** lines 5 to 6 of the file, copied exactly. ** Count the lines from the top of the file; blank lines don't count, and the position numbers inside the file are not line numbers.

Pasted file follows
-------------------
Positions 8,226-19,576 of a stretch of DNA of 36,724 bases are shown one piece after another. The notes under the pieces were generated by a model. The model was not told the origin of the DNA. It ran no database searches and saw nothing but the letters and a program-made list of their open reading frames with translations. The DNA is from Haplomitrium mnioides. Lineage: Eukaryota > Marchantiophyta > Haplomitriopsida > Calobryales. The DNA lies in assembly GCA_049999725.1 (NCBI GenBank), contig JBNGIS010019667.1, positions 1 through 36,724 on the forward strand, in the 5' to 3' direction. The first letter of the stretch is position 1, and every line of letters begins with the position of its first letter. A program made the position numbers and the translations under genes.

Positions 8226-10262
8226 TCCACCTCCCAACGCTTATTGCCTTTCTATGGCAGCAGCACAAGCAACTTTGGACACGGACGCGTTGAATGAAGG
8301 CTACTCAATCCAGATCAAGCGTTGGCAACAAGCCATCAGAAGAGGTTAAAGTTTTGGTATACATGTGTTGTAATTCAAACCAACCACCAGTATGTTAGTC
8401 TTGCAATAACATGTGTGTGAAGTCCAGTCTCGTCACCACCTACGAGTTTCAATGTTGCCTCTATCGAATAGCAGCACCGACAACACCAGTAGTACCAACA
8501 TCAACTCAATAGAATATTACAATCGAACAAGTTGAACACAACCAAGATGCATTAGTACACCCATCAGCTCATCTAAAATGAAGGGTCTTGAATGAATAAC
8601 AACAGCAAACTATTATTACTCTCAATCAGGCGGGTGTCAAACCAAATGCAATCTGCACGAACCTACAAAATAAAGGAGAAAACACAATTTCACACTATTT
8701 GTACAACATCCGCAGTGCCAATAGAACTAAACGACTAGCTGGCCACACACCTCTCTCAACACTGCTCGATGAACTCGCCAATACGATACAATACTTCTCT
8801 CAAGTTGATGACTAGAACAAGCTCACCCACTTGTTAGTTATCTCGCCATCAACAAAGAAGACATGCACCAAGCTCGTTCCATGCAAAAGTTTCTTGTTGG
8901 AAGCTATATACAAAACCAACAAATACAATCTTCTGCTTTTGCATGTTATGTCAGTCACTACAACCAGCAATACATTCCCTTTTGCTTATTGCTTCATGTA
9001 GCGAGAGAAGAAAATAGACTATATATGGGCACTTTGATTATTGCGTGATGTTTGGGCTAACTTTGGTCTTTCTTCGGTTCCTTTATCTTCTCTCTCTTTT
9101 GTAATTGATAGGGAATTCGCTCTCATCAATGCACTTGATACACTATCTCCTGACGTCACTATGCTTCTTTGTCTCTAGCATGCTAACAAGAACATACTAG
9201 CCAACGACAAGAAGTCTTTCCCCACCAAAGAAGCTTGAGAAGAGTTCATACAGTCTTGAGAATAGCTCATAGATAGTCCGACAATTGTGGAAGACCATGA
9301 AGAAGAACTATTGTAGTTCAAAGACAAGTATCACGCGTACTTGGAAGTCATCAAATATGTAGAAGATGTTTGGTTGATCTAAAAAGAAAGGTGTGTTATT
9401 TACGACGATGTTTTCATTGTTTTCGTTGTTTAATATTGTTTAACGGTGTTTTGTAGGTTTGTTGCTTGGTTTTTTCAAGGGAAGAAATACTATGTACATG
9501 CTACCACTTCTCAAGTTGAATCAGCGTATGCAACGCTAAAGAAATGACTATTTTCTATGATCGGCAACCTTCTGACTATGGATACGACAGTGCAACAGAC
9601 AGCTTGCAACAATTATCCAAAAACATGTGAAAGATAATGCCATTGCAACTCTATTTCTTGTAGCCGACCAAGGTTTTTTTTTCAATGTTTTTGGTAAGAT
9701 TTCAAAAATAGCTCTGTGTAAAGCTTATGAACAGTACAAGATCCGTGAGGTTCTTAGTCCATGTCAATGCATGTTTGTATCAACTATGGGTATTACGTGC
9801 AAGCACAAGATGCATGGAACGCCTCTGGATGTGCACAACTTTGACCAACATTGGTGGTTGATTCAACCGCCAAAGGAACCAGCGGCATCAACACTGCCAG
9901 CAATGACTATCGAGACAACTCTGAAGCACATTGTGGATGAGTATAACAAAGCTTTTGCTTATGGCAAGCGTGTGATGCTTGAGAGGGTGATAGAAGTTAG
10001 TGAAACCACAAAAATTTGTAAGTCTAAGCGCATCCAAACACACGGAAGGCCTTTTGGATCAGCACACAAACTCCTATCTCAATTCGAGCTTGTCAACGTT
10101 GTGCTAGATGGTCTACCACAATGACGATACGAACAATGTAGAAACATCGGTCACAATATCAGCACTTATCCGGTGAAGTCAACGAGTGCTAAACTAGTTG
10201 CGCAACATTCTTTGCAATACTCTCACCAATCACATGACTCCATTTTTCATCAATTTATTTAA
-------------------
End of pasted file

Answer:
8401 TTGCAATAACATGTGTGTGAAGTCCAGTCTCGTCACCACCTACGAGTTTCAATGTTGCCTCTATCGAATAGCAGCACCGACAACACCAGTAGTACCAACA
8501 TCAACTCAATAGAATATTACAATCGAACAAGTTGAACACAACCAAGATGCATTAGTACACCCATCAGCTCATCTAAAATGAAGGGTCTTGAATGAATAAC